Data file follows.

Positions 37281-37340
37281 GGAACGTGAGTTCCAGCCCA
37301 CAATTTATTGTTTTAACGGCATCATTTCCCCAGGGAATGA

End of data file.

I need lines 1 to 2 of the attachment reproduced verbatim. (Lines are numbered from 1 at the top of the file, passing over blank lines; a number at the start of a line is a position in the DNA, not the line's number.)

Positions 37281-37340
37281 GGAACGTGAGTTCCAGCCCA